sleeping car


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sleeping car

a railway car fitted with compartments containing bunks for people to sleep in
References in periodicals archive ?
While the company employed a mostly white workforce to manufacture railroad passenger cars, it also hired former slaves to serve as porters, waiters and maids on its iconic sleeping cars.
1 -- color) This rare hat was worn by someone working in elite service on a mid-19th-century Pullman train sleeping car.
The author recounts the familiar but fascinating story of Pullman's drive to monopolize the sleeping car industry and control employees by means of his company town on Lake Calumet, fourteen miles south of Chicago.
Philip Randolph, who founded the Brotherhood of Sleeping Car Porters and forced the Pullman Company and the railroads to accept it.
Although only scanty attention is paid to Randolph's early radicalism, The Messenger, or the Brotherhood of Sleeping Car Porters, Pfeffer demonstrates his key role in developing mass movements for civil rights, economic opportunity, and desegregation of the military.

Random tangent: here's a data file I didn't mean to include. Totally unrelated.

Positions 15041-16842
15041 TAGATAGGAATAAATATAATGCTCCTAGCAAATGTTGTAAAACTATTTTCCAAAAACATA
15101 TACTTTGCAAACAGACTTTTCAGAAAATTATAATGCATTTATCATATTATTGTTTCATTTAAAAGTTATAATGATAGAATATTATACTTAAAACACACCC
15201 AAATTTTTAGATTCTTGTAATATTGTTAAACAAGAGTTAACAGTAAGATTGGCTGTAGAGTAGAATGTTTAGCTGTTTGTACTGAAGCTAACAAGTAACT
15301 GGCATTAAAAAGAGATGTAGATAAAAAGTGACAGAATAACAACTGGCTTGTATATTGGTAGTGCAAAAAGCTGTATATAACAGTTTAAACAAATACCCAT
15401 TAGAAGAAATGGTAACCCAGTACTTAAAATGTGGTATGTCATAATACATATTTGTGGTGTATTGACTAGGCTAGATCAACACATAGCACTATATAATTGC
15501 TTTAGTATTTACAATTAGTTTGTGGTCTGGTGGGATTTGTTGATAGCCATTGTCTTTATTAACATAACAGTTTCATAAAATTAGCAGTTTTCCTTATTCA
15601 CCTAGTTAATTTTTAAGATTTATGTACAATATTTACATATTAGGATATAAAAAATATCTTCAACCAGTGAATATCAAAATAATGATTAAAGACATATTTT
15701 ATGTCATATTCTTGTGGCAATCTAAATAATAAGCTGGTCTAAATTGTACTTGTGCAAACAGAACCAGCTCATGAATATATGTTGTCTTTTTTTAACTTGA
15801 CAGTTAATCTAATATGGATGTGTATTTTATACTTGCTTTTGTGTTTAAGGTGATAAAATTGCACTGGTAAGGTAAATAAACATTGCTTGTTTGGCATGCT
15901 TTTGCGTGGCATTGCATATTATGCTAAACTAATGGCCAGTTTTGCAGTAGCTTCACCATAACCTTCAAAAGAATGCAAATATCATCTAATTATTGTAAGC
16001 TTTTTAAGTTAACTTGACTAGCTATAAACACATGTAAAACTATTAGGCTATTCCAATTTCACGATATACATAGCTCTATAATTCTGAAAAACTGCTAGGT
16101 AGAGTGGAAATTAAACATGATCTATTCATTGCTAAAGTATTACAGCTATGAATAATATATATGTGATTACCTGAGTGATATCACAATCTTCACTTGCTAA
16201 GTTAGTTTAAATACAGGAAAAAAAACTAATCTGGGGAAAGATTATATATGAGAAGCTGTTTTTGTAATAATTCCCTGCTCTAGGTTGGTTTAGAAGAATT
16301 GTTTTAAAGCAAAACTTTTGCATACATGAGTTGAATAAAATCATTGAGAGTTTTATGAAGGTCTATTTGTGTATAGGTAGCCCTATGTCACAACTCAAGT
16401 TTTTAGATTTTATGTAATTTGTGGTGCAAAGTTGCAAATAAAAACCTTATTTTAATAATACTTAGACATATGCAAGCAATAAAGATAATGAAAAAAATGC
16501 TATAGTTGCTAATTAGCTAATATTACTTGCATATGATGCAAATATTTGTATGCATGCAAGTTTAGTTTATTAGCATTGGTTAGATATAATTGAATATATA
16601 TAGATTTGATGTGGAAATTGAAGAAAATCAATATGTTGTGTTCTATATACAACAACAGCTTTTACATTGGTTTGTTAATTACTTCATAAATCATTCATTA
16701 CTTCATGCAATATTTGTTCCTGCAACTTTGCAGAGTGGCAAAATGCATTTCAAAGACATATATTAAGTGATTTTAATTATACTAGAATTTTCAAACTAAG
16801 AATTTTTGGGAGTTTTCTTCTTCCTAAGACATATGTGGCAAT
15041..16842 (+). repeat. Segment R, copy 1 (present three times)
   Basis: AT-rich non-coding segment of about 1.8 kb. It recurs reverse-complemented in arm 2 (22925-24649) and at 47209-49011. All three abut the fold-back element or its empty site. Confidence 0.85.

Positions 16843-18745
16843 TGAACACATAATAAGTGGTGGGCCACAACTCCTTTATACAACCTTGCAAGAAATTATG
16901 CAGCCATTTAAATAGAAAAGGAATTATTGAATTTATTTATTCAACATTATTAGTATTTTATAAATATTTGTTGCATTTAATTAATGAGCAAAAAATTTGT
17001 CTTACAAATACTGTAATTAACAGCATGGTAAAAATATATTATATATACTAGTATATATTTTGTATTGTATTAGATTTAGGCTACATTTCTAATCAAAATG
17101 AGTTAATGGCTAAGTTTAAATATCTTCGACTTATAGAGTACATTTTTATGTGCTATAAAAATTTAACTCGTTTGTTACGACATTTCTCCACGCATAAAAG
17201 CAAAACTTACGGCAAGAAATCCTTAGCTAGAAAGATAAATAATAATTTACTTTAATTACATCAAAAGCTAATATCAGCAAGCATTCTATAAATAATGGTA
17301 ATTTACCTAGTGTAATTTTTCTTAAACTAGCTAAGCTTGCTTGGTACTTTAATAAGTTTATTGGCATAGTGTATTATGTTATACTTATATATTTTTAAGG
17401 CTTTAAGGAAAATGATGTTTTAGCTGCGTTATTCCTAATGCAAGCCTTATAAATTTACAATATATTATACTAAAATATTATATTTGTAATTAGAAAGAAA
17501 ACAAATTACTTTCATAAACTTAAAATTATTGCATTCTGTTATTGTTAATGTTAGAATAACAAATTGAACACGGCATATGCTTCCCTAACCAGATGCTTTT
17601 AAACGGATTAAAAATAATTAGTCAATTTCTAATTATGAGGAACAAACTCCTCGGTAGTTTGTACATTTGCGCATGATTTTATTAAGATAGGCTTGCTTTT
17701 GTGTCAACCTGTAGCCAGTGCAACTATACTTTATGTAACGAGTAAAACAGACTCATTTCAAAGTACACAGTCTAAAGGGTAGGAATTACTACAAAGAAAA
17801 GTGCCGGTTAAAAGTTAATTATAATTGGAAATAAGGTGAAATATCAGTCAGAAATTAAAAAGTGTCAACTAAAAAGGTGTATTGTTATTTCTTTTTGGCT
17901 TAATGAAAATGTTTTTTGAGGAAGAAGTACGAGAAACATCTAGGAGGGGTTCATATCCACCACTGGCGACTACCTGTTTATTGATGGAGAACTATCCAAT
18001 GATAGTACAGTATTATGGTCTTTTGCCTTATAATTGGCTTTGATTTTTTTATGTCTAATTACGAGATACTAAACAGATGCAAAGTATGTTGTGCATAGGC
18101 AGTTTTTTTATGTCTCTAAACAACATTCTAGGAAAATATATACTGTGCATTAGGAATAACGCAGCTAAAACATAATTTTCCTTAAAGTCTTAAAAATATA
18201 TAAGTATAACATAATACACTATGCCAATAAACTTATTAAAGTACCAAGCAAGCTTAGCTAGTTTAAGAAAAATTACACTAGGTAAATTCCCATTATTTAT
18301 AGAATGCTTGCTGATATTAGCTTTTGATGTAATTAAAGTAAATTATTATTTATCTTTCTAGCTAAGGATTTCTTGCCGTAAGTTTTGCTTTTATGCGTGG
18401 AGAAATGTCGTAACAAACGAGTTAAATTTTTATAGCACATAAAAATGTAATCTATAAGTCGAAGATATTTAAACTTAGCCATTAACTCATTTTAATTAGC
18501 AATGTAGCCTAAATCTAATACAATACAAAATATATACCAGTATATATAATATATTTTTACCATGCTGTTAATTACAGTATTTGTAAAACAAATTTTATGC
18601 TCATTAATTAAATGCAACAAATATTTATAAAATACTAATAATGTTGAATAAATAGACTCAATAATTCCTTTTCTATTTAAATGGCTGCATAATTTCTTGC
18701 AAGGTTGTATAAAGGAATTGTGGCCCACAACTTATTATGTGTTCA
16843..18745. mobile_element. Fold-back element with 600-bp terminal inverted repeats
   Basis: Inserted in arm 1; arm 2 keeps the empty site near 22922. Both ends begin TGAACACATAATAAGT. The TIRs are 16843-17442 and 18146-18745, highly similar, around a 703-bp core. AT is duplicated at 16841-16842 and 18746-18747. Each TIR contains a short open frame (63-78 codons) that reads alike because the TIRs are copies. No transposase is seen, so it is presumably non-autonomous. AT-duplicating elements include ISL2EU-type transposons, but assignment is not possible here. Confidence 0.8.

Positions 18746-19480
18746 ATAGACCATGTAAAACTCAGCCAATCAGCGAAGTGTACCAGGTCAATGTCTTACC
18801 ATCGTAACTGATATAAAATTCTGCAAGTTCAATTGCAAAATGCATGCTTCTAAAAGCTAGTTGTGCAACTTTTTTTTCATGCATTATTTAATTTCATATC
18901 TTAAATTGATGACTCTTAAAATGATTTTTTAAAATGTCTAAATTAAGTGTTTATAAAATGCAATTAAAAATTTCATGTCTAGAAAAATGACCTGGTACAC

If she designed a sleeping car, it would be well-made.
Dellums, co-founder of the Brotherhood of Sleeping Car Porters.
Philip Randolph, civil rights leader and founder of the Brotherhood of Sleeping Car Porters, spoke at the march.
Hailo joins the long list of Chicago innovations, including automatic Stop/Go signs, the Pullman Sleeping Car and the famous Checker Taxi Cab.
In living memory, the worst such accident happened on May 7, 1969, as the London to Aberdeen sleeping car express headed up North, passing Newcastle and in the early hours of the morning approached the Morpeth curve.
Philip Randolph, founder of the Brotherhood of Sleeping Car Porters; and Whitney Young of the National Urban League.
Then I read Paul Theroux's The Old Patagonian Express: "The sleeping car was an unusual shape.